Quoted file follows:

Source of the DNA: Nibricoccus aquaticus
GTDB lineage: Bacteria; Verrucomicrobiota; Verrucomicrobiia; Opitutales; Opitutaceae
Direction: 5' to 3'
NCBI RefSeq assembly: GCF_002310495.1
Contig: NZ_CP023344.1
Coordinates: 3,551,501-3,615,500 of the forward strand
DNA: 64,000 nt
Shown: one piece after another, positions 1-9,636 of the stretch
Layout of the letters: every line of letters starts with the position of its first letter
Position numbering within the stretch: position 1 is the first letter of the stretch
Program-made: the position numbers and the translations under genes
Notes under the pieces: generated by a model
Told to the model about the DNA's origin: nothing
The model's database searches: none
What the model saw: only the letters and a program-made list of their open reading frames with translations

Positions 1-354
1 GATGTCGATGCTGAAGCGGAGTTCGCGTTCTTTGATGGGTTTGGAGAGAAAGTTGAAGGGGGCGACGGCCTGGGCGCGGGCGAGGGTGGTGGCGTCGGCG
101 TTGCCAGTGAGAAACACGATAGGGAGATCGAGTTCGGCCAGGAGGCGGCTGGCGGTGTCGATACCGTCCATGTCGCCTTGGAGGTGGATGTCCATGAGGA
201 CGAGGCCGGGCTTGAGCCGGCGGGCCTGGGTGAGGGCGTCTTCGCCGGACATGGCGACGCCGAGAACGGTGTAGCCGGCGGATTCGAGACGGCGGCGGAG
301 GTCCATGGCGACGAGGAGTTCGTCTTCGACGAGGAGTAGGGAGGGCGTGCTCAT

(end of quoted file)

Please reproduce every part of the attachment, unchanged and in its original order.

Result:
Source of the DNA: Nibricoccus aquaticus
GTDB lineage: Bacteria; Verrucomicrobiota; Verrucomicrobiia; Opitutales; Opitutaceae
Direction: 5' to 3'
NCBI RefSeq assembly: GCF_002310495.1
Contig: NZ_CP023344.1
Coordinates: 3,551,501-3,615,500 of the forward strand
DNA: 64,000 nt
Shown: one piece after another, positions 1-9,636 of the stretch
Layout of the letters: every line of letters starts with the position of its first letter
Position numbering within the stretch: position 1 is the first letter of the stretch
Program-made: the position numbers and the translations under genes
Notes under the pieces: generated by a model
Told to the model about the DNA's origin: nothing
The model's database searches: none
What the model saw: only the letters and a program-made list of their open reading frames with translations

Positions 1-354
1 GATGTCGATGCTGAAGCGGAGTTCGCGTTCTTTGATGGGTTTGGAGAGAAAGTTGAAGGGGGCGACGGCCTGGGCGCGGGCGAGGGTGGTGGCGTCGGCG
101 TTGCCAGTGAGAAACACGATAGGGAGATCGAGTTCGGCCAGGAGGCGGCTGGCGGTGTCGATACCGTCCATGTCGCCTTGGAGGTGGATGTCCATGAGGA
201 CGAGGCCGGGCTTGAGCCGGCGGGCCTGGGTGAGGGCGTCTTCGCCGGACATGGCGACGCCGAGAACGGTGTAGCCGGCGGATTCGAGACGGCGGCGGAG
301 GTCCATGGCGACGAGGAGTTCGTCTTCGACGAGGAGTAGGGAGGGCGTGCTCAT